Multi-State Charging Corridor Planned For Colorado, Utah & Nevada
A few months back, we reported on the White House laying groundwork to move forward with a U.S. charging network. Following that, Northern California recently broke ground on a project called “DRIVETHEARC”, which will place fifty new chargers at over 20 high-traffic locations. Now, governors in Colorado, Utah, and Nevada are working together to link the three states with a highway-based charging corridor.
Colorado boasts about 8,000 electric cars on the roads and more on the way, partly due to government support.
In 2011, the state had less than 100 registered EVs. Residents get a $5,000 tax credit from the state, in addition to the federal tax credit. Colorado has already initiated projects to boost charging infrastructure, via the Charge Ahead Colorado Program. Colorado Governor John Hickenlooper said that charging initiatives such as this are proof that states like Colorado are leaders in support of electrification of vehicles. He shared:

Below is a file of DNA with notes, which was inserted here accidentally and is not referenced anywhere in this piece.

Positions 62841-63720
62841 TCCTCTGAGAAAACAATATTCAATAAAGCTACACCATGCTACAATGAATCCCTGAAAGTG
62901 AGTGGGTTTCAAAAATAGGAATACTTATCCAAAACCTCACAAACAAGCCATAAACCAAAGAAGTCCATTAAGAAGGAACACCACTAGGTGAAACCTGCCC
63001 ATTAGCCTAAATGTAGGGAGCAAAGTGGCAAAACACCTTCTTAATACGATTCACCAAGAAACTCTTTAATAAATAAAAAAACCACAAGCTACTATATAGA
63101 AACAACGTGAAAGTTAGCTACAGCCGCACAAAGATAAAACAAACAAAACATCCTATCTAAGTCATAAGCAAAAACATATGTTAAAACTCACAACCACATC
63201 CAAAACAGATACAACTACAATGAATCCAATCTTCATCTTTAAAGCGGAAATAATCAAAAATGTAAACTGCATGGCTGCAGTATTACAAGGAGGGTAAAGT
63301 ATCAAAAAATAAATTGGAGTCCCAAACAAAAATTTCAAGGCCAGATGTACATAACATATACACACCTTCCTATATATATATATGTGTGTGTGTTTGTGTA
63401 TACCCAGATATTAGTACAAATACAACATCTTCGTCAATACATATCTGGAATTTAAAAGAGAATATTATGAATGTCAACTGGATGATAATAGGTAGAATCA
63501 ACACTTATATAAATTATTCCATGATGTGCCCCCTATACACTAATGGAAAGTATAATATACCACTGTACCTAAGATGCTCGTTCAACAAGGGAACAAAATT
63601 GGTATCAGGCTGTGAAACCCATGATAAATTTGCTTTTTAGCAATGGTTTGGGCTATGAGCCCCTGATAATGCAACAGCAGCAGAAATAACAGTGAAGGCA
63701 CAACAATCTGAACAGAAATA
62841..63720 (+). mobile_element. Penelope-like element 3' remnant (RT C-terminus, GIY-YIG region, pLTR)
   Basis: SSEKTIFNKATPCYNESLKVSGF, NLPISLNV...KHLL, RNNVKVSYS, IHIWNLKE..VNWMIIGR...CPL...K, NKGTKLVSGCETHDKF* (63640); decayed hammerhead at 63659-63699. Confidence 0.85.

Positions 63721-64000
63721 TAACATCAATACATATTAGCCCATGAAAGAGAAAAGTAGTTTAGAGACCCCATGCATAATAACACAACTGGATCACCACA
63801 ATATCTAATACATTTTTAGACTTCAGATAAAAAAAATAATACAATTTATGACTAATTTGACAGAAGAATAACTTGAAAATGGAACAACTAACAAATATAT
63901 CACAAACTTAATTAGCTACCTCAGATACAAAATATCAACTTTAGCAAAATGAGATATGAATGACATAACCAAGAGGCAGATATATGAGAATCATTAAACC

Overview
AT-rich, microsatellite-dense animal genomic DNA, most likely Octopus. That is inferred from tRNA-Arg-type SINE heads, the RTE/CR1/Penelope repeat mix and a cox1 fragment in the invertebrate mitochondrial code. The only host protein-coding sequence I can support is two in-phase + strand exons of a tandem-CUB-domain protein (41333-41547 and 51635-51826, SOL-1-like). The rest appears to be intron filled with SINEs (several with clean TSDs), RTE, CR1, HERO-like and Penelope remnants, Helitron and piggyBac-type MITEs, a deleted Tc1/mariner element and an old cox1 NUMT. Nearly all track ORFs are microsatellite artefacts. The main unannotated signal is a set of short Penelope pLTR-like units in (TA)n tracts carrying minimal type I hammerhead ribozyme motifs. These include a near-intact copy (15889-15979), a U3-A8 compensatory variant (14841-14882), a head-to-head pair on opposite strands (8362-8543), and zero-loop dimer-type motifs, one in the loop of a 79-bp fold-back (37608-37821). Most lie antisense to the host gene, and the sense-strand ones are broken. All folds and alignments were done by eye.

“This initiative recognizes that our states will continue to lead the country in the electric vehicle market. Our residents and the millions of visitors to our states will be able to drive electric vehicles from Denver to Salt Lake City to Las Vegas — from the Rockies to the Pacific.”
Roadways included in the corridor are Colorado’s I-70, I-76, and I-25. I-70 connects to Utah, and the state will also build charging stations on I-80 and I-15, which both connect to Nevada. Nevada will add chargers on each of these Interstates, as part of its commitment to the joint venture. In total, the covered area will reach over 2,000 miles.
Utah Governor, Gary R. Herbert, said:
“Regional collaboration is a key driver to fueling our future transportation options. By working together, we can minimize costs, ensure technological consistency, and serve as laboratories of innovation.”
Utah ranks 7th in the U.S. for the adoption of electric vehicles. The state recently revealed another charging program, coined the Mighty Five Corridor, which focuses on charging access to the state’s national parks.
Nevada plans to have a full-scale electric highway system in place by 2020. The state’s Governor, Brian Sandoval, concluded:
“The State of Nevada has electrified many of its interstates and highways which has increased access to our open roads and promoted tourism and recreation in our rural communities. This collaboration will allow more families, tourists, and travelers the ability to experience the freedom and beauty of the great American West.”